• £4.99

Publisher Description

Assume nothing, question everything.

This is the message at the heart of Freakonomics, Levitt and Dubner's rule-breaking, iconoclastic book about crack dealers, cheating teachers and bizarre baby names that turned everyone's view of the world upside-down and became an international multi-million-copy-selling phenomenon.

'Prepare to be dazzled' Malcolm Gladwell

'A sensation ... you'll be stimulated, provoked and entertained. Of how many books can that be said?' Sunday Telegraph

'Has you chuckling one minute and gasping in amazement the next' Wall Street Journal

'Dazzling ... a delight' Economist

'Made me laugh out loud' Scotland on Sunday

GENRE
Business & Personal Finance
RELEASED
2006
October 5
LANGUAGE
EN
English
LENGTH
336
Pages
PUBLISHER
Penguin Books Ltd
SIZE
3.3
MB

Customer Reviews

jamesrennie ,

Fantastic

I have the paper copy of this book and it's absolutely fantastic. Gives a very different angle to view the world from, and some of the links between everyday things are amazing! Well worth the money :)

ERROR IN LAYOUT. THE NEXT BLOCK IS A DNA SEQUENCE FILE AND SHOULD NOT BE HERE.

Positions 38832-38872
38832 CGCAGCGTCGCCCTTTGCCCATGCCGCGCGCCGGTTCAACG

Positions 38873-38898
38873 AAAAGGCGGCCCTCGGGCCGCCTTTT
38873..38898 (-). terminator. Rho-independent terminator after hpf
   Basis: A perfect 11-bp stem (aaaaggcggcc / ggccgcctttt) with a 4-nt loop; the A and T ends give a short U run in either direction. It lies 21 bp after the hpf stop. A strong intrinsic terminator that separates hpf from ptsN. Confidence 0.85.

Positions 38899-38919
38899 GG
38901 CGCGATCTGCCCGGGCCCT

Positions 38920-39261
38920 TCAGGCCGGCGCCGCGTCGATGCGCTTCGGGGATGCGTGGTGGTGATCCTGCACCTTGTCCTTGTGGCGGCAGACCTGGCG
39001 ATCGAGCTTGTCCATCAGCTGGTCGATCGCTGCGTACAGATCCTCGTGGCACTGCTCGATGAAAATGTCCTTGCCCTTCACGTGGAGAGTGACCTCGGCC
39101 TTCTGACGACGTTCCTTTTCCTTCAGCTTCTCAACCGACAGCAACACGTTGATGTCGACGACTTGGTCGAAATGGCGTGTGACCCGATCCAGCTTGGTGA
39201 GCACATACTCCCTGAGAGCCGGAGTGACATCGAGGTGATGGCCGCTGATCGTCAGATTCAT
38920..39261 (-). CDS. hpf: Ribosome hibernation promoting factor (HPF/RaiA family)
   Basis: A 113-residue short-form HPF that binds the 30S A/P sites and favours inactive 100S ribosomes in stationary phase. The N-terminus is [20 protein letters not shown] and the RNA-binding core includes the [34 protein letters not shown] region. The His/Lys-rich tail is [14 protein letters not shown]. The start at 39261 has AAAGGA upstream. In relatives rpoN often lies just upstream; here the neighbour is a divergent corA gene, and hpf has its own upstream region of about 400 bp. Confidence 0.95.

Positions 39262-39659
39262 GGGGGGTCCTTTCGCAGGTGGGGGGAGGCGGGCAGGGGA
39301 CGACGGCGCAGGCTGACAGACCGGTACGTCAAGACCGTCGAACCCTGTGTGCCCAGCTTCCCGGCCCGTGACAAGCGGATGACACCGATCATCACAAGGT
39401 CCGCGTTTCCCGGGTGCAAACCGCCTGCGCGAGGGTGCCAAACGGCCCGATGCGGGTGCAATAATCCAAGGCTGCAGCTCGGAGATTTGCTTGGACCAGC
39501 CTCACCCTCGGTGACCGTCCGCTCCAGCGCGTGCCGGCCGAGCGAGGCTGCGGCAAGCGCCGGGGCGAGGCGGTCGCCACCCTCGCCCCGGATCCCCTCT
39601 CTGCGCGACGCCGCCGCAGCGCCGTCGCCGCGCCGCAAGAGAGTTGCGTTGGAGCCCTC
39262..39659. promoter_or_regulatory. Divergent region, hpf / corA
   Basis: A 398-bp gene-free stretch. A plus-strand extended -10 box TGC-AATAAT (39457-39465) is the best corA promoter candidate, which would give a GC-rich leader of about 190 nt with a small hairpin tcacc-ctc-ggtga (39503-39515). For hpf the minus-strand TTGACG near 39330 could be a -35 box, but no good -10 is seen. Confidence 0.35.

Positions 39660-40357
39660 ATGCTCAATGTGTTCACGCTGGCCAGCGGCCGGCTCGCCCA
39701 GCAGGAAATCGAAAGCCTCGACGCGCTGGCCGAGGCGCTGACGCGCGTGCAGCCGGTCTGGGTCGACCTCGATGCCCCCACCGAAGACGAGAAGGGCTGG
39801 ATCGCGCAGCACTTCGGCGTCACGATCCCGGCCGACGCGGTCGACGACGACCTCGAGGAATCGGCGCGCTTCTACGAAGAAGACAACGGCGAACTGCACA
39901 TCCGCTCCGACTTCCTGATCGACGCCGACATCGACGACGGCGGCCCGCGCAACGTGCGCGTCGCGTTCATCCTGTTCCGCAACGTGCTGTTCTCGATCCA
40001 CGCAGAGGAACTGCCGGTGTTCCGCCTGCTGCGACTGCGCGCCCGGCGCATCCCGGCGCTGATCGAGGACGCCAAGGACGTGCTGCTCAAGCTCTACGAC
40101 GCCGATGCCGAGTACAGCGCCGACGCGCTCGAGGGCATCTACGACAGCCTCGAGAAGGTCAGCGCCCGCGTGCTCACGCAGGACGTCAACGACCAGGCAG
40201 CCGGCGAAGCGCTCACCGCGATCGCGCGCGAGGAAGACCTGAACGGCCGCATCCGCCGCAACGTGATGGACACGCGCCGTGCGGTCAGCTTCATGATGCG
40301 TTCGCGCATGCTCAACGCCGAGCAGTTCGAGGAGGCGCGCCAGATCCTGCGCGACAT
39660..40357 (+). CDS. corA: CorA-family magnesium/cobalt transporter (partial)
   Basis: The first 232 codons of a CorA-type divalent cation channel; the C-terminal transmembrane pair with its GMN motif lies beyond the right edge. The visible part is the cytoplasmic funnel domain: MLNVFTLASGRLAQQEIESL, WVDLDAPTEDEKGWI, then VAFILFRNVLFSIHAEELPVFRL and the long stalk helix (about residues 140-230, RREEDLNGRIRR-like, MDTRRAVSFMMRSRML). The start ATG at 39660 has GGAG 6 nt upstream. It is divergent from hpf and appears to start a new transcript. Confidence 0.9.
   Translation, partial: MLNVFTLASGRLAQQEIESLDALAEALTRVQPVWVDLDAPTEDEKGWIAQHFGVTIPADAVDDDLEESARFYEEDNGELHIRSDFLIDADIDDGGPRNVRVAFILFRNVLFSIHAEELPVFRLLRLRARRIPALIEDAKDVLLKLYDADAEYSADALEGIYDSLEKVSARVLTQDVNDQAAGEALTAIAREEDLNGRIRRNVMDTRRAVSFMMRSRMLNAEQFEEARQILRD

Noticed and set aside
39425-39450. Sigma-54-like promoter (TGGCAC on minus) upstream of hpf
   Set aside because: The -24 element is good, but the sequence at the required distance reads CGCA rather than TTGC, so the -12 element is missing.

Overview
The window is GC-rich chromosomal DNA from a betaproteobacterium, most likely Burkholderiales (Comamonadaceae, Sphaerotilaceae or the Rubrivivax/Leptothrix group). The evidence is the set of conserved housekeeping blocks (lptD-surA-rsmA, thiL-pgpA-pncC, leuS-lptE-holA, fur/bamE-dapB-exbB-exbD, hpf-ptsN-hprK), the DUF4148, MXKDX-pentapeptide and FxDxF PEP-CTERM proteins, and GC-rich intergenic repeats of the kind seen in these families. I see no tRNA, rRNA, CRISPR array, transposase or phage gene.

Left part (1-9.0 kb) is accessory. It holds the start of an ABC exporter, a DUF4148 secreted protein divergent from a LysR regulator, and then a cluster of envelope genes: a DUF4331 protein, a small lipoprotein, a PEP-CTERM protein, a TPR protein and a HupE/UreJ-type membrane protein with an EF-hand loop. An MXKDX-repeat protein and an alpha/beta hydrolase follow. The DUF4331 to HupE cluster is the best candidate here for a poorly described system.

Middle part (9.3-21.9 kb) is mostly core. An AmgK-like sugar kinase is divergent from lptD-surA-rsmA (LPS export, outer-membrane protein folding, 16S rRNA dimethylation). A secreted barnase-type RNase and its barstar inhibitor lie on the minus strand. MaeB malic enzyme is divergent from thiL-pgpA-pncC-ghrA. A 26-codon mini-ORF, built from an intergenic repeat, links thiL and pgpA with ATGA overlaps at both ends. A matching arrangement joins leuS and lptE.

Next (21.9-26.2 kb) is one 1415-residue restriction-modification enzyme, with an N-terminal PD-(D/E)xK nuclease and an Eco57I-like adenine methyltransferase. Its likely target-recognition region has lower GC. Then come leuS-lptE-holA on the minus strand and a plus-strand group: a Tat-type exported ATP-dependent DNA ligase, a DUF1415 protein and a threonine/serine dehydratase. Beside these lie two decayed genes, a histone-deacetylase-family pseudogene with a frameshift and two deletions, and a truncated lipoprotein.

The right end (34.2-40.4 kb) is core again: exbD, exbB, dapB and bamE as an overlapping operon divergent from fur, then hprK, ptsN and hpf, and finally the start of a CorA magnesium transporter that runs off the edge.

xSGx Rare ,

Extremely Overblown

The authors have a very high opinion of themselves and their methods as economists, and so try to apply rational choice models to all aspects of life. What they don’t realise is that they’ve produced an extremely amateur piece of sociology. Many other professionals have covered these topics - especially crime - with the thoughtfulness they deserve. (Wikipedia also tells me they acknowledged many of their findings to be wrong, but corrections were not forthcoming in the latest edition.)

Ben Dodson ,

A few too many repititions

Whilst the majority of this book is very insightful, the introduction, main articles, and "extras" at the end all mention the same problems and the same data. Chapters 1 & 2 are very good, but the book seems to lose it's way by chapter 4 (and chapter 6 is mainly tables of data)

A large problem is that the formatting isn't great - tables of data stretch over too many pages and the contents contains footnotes.

A good book but repetition and bad formatting spoil it.

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